There’s good news and bad news when it comes to right-wing radio host Adam Kokesh. The good: He has cancelled his planned armed march on Washington for “gun rights.” The bad: He hopes to replace it with an armed revolution.
Kokesh shared his new plan on noted conspiracy theorist Pete Santilli‘s radio show. During the interview, Kokesh read from a press release that calls for “a new American revolution” in which “the American Revolutionary Army will march on each state capital to demand that the governors of these 50 states immediately initiate the process of an orderly dissolution of the federal government through secession and reclamation of federally held property.”
He also warned that “should one whole year from this July 4th pass while the crimes of this government are allowed to continue, we may have passed the point at which non-violent revolution becomes impossible,” and cryptically added that this is the “last chance to do it the easy way.”
Audio of Kokesh’s crazy proclamation can be heard at Media Matters.
3. Glenn Beck
Professional crazy person Glenn Beck checks in at number three this week for one of his greatest conspiracy theories yet.
According to Beck, the lamestream media has united in a massive conspiracy to label Glenn Beck as a conspiracy theorist. Who started this incredibly meta plot? You guessed it: Cass Sunstein.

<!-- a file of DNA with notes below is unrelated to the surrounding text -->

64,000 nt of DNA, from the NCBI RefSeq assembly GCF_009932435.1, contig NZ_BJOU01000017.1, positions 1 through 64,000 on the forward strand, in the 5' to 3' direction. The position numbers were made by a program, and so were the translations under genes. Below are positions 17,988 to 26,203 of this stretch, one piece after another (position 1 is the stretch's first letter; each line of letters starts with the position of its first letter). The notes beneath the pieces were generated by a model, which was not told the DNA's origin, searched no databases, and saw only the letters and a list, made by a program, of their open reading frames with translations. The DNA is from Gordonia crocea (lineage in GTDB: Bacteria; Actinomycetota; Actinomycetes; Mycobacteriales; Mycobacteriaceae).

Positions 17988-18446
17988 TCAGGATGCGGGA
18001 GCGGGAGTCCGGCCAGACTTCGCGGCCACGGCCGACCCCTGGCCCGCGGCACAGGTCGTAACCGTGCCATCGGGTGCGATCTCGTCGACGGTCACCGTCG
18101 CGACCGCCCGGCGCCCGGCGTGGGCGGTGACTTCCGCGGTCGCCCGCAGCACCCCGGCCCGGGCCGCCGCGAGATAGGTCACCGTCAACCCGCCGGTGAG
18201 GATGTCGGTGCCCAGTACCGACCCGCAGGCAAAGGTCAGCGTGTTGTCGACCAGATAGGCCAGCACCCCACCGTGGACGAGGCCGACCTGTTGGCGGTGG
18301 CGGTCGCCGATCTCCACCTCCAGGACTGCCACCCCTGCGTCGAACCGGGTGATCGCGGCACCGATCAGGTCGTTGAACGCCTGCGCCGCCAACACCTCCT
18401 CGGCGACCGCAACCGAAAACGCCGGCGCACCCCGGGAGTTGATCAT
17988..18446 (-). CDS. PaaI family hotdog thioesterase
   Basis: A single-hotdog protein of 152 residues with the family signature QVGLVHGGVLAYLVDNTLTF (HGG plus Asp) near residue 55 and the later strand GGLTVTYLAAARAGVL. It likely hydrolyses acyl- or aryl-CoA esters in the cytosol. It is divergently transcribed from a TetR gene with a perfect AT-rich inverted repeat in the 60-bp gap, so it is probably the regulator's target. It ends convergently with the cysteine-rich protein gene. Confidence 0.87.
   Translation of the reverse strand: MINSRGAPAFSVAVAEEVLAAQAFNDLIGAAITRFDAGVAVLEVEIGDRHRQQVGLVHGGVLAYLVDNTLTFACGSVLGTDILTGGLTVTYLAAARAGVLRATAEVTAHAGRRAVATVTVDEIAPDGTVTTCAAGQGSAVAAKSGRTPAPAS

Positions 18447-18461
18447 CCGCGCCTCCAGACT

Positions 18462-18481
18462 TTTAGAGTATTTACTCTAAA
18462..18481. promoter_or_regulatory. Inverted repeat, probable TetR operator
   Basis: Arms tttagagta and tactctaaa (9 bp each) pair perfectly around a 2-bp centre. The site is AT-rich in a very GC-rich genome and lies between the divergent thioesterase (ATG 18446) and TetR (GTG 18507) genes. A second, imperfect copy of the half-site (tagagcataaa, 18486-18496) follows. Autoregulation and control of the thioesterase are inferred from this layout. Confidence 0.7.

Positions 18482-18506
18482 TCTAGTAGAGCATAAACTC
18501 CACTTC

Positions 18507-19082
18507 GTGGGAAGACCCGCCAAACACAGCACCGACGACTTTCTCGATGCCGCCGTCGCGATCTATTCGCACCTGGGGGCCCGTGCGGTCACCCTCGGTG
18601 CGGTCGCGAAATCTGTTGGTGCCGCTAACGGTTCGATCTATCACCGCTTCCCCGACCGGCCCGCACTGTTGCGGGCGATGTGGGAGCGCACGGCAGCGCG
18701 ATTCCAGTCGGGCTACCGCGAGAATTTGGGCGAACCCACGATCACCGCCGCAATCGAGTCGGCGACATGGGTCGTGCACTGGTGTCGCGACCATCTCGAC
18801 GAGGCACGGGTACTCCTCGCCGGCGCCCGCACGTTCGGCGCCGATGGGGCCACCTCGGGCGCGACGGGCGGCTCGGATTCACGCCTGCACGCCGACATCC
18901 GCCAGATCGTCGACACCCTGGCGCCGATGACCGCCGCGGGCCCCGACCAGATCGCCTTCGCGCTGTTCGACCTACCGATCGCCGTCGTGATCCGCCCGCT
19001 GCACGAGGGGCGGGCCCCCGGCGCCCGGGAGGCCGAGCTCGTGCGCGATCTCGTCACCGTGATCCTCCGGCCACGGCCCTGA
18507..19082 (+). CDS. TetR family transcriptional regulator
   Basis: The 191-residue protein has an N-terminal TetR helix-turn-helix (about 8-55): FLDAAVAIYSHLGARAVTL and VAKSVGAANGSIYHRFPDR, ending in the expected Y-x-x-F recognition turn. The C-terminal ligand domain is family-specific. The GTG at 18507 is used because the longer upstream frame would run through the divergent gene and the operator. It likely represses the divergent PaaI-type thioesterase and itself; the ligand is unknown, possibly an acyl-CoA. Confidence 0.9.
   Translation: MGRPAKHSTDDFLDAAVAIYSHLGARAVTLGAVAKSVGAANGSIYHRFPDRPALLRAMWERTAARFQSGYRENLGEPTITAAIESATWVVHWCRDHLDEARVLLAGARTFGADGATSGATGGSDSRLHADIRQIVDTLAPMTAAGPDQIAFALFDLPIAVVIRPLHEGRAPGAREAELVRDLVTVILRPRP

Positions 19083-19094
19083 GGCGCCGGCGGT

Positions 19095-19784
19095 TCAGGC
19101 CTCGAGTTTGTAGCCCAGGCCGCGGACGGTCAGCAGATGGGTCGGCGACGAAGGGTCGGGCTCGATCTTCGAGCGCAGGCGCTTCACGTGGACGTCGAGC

This being Beck, the conspiracy theory that there is a conspiracy to label him as a conspiracy theorist may not have even been his craziest moment of the week. That honor may belong to his solemn sendoff to his fellow This Week In Crazy all-star, Michele Bachmann.
2. Todd Akin
AP Photo/Jeff Roberson, File
Todd Akin isn’t the first name that comes to mind when one thinks “brilliant political strategist.” But that didn’t stop the former congressman from offering his fellow Republicans some unsolicited campaign advice.
Writing in — where else? — WorldNetDaily, Akin made the case that the GOP is not right-wing enough.
“Like a patient with an injury, the Republican Party is surrounded by many advising doctors who prescribe conflicting ‘cures,'” writes Akin, who apparently learned nothing from the last time that he decided to share a theory on medical science. “The Republican Party should boldly stand on its conservative values,” Akin continues. “This is the true cure.” Of course, Missouri voters seem to disagree.